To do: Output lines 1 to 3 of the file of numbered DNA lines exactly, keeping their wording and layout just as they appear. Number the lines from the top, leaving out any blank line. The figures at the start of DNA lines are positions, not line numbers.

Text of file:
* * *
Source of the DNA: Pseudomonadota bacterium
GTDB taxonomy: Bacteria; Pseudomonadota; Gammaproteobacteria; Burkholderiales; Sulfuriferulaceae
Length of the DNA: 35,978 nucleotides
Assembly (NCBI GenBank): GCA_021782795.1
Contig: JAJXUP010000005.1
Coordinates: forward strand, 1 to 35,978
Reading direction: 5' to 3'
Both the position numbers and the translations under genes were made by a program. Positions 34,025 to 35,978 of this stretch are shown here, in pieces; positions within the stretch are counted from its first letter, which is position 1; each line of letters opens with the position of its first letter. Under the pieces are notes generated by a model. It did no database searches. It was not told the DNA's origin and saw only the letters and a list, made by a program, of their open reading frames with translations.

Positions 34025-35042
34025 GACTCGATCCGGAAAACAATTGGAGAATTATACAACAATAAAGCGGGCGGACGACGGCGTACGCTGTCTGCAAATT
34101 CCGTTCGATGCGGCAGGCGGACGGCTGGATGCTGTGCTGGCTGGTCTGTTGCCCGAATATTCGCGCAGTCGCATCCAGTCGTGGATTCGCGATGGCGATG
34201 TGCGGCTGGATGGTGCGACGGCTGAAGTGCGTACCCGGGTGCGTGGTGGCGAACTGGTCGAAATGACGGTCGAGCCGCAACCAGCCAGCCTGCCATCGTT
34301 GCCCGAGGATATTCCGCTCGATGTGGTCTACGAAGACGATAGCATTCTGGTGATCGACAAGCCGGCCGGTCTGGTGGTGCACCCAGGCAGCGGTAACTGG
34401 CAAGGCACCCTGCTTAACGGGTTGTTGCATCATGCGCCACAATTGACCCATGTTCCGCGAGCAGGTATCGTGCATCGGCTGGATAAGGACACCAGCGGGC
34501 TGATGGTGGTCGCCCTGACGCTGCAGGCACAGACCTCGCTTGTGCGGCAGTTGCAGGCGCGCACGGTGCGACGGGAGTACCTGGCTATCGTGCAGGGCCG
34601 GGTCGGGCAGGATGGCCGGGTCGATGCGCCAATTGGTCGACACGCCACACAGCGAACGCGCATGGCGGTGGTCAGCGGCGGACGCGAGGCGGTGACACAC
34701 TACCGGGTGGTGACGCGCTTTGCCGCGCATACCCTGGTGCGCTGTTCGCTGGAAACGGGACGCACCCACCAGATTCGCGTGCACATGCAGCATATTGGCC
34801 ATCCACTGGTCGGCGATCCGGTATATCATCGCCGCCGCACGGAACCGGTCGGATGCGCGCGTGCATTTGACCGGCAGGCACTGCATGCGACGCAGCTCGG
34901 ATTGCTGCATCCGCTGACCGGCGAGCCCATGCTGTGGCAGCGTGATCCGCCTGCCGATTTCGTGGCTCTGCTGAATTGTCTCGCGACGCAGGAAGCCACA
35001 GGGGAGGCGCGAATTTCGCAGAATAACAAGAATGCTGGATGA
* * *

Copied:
Source of the DNA: Pseudomonadota bacterium
GTDB taxonomy: Bacteria; Pseudomonadota; Gammaproteobacteria; Burkholderiales; Sulfuriferulaceae
Length of the DNA: 35,978 nucleotides